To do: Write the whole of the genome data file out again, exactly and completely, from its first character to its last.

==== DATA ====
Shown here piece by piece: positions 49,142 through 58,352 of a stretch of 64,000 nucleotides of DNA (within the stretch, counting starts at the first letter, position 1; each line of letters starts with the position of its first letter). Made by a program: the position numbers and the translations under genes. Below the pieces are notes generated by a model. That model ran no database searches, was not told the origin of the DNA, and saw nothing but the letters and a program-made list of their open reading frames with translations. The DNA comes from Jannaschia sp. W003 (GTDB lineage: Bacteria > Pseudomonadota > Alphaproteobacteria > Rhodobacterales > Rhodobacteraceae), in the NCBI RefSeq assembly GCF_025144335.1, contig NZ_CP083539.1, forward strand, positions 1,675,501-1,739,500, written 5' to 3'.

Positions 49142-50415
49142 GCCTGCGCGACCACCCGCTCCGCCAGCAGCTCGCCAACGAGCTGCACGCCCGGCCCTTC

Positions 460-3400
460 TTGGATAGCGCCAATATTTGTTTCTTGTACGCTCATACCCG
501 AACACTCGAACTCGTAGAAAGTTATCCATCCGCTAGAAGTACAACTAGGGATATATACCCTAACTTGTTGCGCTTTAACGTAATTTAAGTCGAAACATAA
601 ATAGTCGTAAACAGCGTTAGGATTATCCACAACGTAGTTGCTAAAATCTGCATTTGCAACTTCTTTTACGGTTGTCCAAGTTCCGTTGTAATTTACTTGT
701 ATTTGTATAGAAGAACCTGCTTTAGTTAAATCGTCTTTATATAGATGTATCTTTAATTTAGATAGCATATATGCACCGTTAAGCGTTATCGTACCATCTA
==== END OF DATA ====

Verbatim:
Shown here piece by piece: positions 49,142 through 58,352 of a stretch of 64,000 nucleotides of DNA (within the stretch, counting starts at the first letter, position 1; each line of letters starts with the position of its first letter). Made by a program: the position numbers and the translations under genes. Below the pieces are notes generated by a model. That model ran no database searches, was not told the origin of the DNA, and saw nothing but the letters and a program-made list of their open reading frames with translations. The DNA comes from Jannaschia sp. W003 (GTDB lineage: Bacteria > Pseudomonadota > Alphaproteobacteria > Rhodobacterales > Rhodobacteraceae), in the NCBI RefSeq assembly GCF_025144335.1, contig NZ_CP083539.1, forward strand, positions 1,675,501-1,739,500, written 5' to 3'.

Positions 49142-50415
49142 GCCTGCGCGACCACCCGCTCCGCCAGCAGCTCGCCAACGAGCTGCACGCCCGGCCCTTC

Positions 460-3400
460 TTGGATAGCGCCAATATTTGTTTCTTGTACGCTCATACCCG
501 AACACTCGAACTCGTAGAAAGTTATCCATCCGCTAGAAGTACAACTAGGGATATATACCCTAACTTGTTGCGCTTTAACGTAATTTAAGTCGAAACATAA
601 ATAGTCGTAAACAGCGTTAGGATTATCCACAACGTAGTTGCTAAAATCTGCATTTGCAACTTCTTTTACGGTTGTCCAAGTTCCGTTGTAATTTACTTGT
701 ATTTGTATAGAAGAACCTGCTTTAGTTAAATCGTCTTTATATAGATGTATCTTTAATTTAGATAGCATATATGCACCGTTAAGCGTTATCGTACCATCTA